The 22.5m high pillar monument of the Igel Column is one of the most famous Roman pillar monuments in Germany (Igel a.d. Mosel). The funerary monument was erected around 250 AD by the brothers Lucius Secundinius Aventinus and Lucius Secundinius Securus. It is richly decorated with reliefs depicting, among other things, scenes from the everyday and professional life of the cloth merchants, as well as from mythology. In addition to commemorating the dead of the family, the monument probably also had the purpose of advertising the Secundinians’ cloth business in Roman Trier.
A true-to-original copy of this column with a reconstructed color scheme (1993), which was still molded in Kaiser’s time (1907), was located in the Rheinisches Landesmuseum in Trier. This column, which is an UNESCO World Heritage Site, was already documented in three dimensions by ArcTron in 2012. The concrete copy shows more details than the original in Igel, which is more exposed to weathering. The poor state of preservation and the constant need for securing and conservation measures led to the decision to replace the replica from 1907/08 with a new cast, creating thus a new replica.
As part of these two projects “digital conservation” and “new column replica”, ArcTron 3D was again commissioned to capture and evaluate the column in 3D. Only this time in extremely high resolution in the sub-mm range using the latest technology, and finally to digitally prepare the individual parts for subsequent 3D printing on a scale of 1:1.
Since the entire process, from 3D measurement to 3D printing, is at the limits of what is currently technically possible, it can also be referred to as a “technological lighthouse project”.
The scans were carried out with a sensor combination using also the world’s currently most accurate sub-mm laser scanner (Surphaser) and close-range photogrammetry “stabilized” by precisely measured reference marks. On site, there was a realization window of only 2 weeks, during which work was carried out continuously on site. In the summer of 2021, weather conditions were sometimes very problematic, so that work had to be interrupted several times during thunderstorms, torrential rain and strong gales. Thanks to the many years of experience and efficient workflows of the surveying team, however, all work was completed within the specified time window.
The as-built documentation resulted in over 14,000 photogrammetry images as well as 3D laser scan images taken from over 400 viewpoints. To ensure color accuracy, color maps were used for all images, and the color of the RAW images was adjusted accordingly at the beginning of the processing work. After fusing of all data as well as mesh and color correction, an extremely high-resolution 3D model of the Igel column was created.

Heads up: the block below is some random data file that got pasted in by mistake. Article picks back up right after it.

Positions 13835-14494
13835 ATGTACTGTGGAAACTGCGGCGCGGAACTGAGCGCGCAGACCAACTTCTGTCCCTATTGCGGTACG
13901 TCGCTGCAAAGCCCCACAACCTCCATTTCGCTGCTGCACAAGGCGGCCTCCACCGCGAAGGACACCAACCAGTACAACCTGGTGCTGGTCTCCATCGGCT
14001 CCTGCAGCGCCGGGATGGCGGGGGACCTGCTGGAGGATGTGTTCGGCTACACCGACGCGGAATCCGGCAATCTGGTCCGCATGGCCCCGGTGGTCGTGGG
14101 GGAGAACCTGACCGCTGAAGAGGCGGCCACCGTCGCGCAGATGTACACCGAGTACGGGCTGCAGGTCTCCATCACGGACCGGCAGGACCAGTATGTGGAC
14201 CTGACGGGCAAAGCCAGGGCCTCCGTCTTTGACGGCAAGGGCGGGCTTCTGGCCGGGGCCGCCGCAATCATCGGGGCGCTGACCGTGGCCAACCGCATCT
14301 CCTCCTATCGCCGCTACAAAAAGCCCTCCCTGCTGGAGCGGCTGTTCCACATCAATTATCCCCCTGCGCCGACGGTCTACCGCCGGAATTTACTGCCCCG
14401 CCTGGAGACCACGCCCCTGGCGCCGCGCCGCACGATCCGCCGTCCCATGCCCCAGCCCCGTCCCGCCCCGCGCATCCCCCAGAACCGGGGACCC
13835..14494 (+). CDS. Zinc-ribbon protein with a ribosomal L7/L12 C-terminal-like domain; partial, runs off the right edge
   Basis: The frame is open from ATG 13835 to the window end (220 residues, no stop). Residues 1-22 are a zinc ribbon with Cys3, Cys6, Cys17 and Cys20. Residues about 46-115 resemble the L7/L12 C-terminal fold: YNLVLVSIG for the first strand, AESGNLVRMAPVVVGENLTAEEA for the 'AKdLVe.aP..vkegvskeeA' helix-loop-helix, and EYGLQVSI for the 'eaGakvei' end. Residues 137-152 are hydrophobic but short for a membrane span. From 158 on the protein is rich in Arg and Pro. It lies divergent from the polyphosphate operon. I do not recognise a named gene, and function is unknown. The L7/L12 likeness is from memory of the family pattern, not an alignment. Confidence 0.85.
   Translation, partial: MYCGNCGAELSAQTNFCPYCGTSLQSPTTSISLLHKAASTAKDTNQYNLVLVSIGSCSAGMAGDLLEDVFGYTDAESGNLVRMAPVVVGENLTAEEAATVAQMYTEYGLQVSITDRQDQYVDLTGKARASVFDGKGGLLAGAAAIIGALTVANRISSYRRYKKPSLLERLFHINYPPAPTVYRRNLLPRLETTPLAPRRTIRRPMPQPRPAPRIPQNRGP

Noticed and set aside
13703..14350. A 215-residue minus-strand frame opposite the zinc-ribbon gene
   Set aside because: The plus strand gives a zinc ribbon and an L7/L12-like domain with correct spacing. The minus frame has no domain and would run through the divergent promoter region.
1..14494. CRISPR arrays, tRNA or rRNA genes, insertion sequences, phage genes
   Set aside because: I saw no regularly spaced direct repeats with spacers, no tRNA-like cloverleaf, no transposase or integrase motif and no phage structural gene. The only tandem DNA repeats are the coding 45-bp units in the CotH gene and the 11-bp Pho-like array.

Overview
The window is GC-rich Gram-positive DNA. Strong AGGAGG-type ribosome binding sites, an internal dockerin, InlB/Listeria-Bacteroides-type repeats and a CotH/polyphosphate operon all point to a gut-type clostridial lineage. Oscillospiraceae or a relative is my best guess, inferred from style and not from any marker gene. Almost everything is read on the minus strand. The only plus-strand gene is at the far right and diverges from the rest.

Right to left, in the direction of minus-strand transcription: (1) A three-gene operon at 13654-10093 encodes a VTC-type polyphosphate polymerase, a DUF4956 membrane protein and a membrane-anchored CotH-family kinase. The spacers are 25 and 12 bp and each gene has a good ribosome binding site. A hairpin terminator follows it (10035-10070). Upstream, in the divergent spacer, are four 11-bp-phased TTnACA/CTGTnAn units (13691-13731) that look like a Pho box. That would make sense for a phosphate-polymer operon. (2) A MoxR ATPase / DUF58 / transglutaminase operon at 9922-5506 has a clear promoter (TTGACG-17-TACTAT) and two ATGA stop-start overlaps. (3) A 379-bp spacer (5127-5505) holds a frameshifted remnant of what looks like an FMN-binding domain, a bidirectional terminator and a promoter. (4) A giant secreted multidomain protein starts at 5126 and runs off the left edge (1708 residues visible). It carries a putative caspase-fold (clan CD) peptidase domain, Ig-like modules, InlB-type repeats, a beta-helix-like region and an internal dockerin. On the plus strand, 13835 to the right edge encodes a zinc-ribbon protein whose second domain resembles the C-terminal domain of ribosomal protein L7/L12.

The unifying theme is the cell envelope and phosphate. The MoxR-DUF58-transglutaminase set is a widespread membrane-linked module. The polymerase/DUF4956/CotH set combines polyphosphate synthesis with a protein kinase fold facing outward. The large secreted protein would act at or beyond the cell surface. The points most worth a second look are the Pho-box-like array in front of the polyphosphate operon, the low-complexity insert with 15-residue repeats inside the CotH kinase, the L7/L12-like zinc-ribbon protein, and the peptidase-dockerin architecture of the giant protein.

The Igel Column as an interactive model. A “technological lighthouse” – the perfect fusion of antiquity and modernity, ready for printing on a scale of 1:1 (here in extremely reduced quality).
For the 3D printing of the replica on a scale of 1:1 designed by the project management, the one-piece overall model first had to be divided into a total of 33 high-resolution vertical zone segments. For each one, a so-called internal space model was then generated by extruding the segment surfaces inward to a wall thickness of 26cm. The final segments created in this way were compared with the original overall model for checking purposes and, if necessary, corrections were incorporated to ensure a coherent 3D model later on. In this process, the 3D programs sometimes reached their technical limits.
Subsequently, the individual stones were segmented from the processed zones and the solid body of the respective stone was formed. This resulted in a total of 240 stones, which will now serve as the basis for the 3D-printed casting molds of the replica stones. Regular quality assurance had the highest priority at all times and was meticulously documented.
Experience the legacy of the Roman Trier clothiers Secundinier, presented with 21st century precision and technology. View the digital Igel Column and prepare for a breathtaking journey through time.
Our special thanks go to all project participants, especially to the Landesbetrieb Liegenschafts- und Baubetreuung (LBB) Trier with the architect Mrs. Basten and the cathedral architect and project coordinator Dr. Hauck (conceptm) for the intensive and constructive cooperation!